Hamas’s answer to the Egyptian-Palestinian-Israeli channel has been to establish a Qatari-Turkish channel, and has even made the United States treat that channel with proper respect, no less and even perhaps more than the Egyptian-Palestinian-Israeli track.

The demands Hamas is making for a cease-fire are national, not tactical, in character. For example, it demands that the blockade be lifted, that the Rafah crossing be opened and that the border crossings into Israel be opened to regular traffic (under supervision), that people be allowed to live normal lives in Gaza and that Gaza be rebuilt after the destruction.

Except for the rebuilding of the ruins, none of the other demands is new. They were discussed as recently as last April, prior to the signing of the reconciliation agreement between Hamas and Fatah, when Hamas claimed that Egypt had promised to open the Rafah crossing when the unity government was established. According to Palestinian sources, Palestinian President Mahmoud Abbas had promised Hamas political leader Khaled Meshal during the talks to work for the lifting of the blockade and for expansion of the importation of goods to Gaza. Now Meshal will have a hard time agreeing to accept less than he believes he could have received in exchange for the reconciliation with Fatah.

Israel’s assumptions

Another Israeli assumption is that Hamas will not be able to dictate conditions to Egypt, and that any agreement it might achieve would have to be approved by Egypt. But Hamas has succeeded in extricating the talks from the Egyptian-Israeli grip, and now Egypt finds itself facing American and European pressure.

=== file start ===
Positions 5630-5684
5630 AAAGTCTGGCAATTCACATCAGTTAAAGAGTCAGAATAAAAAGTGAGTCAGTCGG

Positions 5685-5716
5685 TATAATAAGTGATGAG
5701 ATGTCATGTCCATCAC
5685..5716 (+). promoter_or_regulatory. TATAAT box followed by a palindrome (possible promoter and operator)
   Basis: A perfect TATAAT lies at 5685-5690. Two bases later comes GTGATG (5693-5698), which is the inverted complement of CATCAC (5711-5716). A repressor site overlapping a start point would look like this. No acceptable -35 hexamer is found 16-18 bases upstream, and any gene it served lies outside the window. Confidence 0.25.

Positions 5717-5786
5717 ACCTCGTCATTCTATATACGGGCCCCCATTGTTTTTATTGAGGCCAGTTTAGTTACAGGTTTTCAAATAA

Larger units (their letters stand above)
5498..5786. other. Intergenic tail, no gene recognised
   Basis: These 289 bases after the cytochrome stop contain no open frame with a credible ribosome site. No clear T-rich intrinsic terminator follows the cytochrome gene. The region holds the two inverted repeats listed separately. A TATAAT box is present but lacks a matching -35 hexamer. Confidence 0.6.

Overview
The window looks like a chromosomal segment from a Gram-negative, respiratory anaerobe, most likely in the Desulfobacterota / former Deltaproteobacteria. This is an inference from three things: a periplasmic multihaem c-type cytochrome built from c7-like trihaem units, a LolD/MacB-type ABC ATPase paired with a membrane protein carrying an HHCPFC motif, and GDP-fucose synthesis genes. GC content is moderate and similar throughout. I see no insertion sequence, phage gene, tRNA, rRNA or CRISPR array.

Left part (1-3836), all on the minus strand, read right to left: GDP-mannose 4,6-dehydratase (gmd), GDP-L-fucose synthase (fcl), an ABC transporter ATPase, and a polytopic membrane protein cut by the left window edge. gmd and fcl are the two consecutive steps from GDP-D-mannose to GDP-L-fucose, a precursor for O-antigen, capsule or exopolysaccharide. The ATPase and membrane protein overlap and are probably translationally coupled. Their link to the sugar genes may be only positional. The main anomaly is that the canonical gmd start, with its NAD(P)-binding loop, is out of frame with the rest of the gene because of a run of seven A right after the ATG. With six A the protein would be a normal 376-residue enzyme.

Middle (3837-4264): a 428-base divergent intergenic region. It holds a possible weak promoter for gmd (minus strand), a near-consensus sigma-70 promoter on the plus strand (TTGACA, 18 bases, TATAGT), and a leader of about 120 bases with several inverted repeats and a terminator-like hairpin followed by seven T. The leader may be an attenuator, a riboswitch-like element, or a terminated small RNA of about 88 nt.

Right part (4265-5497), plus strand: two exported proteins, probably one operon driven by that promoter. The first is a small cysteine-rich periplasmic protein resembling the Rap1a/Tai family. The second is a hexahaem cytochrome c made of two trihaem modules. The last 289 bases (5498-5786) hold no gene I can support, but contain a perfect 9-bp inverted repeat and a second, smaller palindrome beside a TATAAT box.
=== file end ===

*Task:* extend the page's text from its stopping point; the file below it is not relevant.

Israel assumes that Hamas, and not the Palestinian Authority, will be asked to enforce a cease-fire, and is acting according to the approach that it needs Hamas’s leadership to ensure that the Strip’s other armed groups also honor the agreement, and that Gaza does not disintegrate into sub-regions, each under the control of a different organization. While this assumption ensures the continuation of the split in security forces between the PA and Hamas, which Israel took advantage of in the past for political and other reasons, it is not necessarily inevitable that this division will endure.

The Israeli/Egyptian demand that the PA’s security services be the ones to supervise the Rafah border crossing, in addition to the PA’s control over the salaries of 45,000 Hamas officials, the strong relationship between Abbas and the president of Egypt, and the statements by Abbas and Meshal that Palestinian unity is a national asset, all give Abbas enough leverage to serve as an important player in the talks for a long-term cease-fire.

But Israel, for political reasons, does not seem interested in making Abbas more powerful, thus pushing him into a position that is not much different from that of Hamas. At the same time, it is giving Hamas, which was in an inferior position until three weeks ago, the power to dictate and direct the Palestinian political discourse.

It looks like we will see the results of this in the elections for the Palestinian institutions, which are to take place in the West Bank and Gaza early next year. The outcome could confound the thinking of Israel’s leaders yet again.